Banks still not lending to small businesses
London, UK (15/11/2010)
On the first day of Global Entrepreneurship Week, we’ve got some bad (though hardly surprising) news for small businesses: banks still aren’t doing much to help you stay afloat. That’s courtesy of a survey by eBay, which has found that a third of businesses are still having problems getting banks to stump up any cash. And as a result, more businesses than ever are apparently having to rely on their overdrafts – or other forms of borrowing – to prevent themselves from collapse.
According to the survey of 605 UK-based eBay sellers, RBS (and its subsidiary, NatWest) has the worst reputation for lending to businesses. A bit embarrassing, when you consider not only that its latest ad campaign says it’s pledged to be ‘the country’s most helpful bank’, but also that it’s still 84% owned by the Government, which keeps trotting out the same line about how it’s up to businesses to drive recovery. In fact, only last week David Cameron proudly declared the ‘future of the economy depends on entrepreneurs’. Actions speak louder than words and all that, eh, Dave?
Of the survey’s respondents, 60% blamed the banks for small business’ inability to borrow and invest. In fact, 41% of HSBC customers and 39% of RBS customers reckoned borrowing is now so difficult that they’re having to resort to relying on an expensive overdraft, rather than get a loan. And apparently banks have got less helpful as well: a whopping 58% of Lloyds customers, 53% of HSBC customers and precisely half of RBS customers all say despite promises to the contrary, their banks haven’t been more helpful since the start of the recession. Nice to see those state-owned banks taking up two of the top three spots.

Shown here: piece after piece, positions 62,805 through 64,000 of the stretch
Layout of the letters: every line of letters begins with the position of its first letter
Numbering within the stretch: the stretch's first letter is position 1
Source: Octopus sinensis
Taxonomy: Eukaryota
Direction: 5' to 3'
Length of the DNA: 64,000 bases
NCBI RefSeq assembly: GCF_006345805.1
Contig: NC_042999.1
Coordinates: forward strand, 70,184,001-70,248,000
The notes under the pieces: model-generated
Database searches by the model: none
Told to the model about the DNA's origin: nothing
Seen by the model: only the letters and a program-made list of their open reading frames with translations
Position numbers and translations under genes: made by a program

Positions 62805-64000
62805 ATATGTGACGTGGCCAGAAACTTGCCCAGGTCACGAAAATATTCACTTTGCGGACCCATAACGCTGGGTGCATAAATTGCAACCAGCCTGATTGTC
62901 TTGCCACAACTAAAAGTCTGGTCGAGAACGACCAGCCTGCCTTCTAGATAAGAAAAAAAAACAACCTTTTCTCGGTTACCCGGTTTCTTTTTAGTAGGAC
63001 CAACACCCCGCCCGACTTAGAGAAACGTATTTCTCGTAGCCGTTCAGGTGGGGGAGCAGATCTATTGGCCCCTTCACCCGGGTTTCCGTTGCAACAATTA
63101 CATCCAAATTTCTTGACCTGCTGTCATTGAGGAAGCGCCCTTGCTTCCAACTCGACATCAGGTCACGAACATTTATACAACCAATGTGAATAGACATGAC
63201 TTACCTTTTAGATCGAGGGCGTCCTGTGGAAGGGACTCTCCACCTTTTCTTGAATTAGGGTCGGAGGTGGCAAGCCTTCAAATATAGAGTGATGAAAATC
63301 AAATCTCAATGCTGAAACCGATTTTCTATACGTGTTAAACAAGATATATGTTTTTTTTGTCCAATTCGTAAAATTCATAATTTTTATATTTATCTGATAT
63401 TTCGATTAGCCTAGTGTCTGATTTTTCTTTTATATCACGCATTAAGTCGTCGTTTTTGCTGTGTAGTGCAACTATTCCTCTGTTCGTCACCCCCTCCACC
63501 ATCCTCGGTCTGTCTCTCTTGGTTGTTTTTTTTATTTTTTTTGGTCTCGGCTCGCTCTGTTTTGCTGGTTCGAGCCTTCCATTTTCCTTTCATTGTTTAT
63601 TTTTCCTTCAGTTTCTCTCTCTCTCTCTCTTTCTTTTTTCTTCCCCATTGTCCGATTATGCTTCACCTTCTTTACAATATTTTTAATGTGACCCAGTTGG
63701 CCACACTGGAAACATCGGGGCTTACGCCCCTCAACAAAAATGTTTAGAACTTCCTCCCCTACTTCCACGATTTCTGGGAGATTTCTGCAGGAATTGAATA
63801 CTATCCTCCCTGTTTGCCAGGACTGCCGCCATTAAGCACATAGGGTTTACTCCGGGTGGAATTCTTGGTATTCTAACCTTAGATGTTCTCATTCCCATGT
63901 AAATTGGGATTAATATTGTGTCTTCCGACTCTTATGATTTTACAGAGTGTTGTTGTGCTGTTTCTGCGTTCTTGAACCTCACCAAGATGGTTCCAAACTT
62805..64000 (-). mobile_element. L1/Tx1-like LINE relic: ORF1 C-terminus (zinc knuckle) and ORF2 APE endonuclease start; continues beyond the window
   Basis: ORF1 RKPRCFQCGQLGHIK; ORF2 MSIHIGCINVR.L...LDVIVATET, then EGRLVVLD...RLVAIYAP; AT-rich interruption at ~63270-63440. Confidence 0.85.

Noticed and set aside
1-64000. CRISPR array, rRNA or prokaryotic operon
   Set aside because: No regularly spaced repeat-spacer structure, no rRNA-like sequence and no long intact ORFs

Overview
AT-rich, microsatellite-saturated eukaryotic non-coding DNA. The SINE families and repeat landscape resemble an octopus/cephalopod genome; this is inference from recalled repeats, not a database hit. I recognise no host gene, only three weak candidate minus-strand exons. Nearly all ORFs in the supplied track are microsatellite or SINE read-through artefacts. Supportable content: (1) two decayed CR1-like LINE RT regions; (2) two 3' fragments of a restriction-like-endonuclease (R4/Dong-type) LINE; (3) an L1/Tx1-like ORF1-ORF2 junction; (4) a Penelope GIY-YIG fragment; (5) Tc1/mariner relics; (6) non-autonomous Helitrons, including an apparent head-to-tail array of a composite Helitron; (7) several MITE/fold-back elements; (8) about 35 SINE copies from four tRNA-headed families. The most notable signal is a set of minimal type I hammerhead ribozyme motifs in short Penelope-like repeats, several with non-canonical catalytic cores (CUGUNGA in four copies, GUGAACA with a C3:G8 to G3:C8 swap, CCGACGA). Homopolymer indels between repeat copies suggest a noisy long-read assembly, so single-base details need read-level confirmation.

You could argue that eBay sellers, a group who make the majority of their living out of the contents of other people’s lofts, probably aren’t the most credit-worthy group to be doing taking this survey. Then again, eBay sellers tend to be one-man-bands and microbusinesses, and while the Government keeps making promises to support small business, the measures outlined in its recent report into SMEs were, for the large part, aimed at ‘high-growth’ businesses. So it’s important that proper, grass-roots, one-man band-type businesses are given a voice, too.
It’s also worth pointing out that the much-derided banks themselves are in something of a cleft stick here. Lending to SME’s is a labour intensive business with pretty uncertain returns, so it’s not all that surprising that it’s not at the top of their agendas right now. The government may want banks to finance more small firms, but it also wants them to comply with new and much tougher capital requirements – two aims which are not exactly in harmonious unison.
As usual, it’s a question of priorities - this survey does seem to suggest that SME’s want to see a bit more active support and a bit less rheotoric from their banks. Watch this space.
For more information, please visit: http://www.managementtoday.co.uk/bulletin/mtdailybulletin/article/1040966/banks-not-lending-small-businesses/
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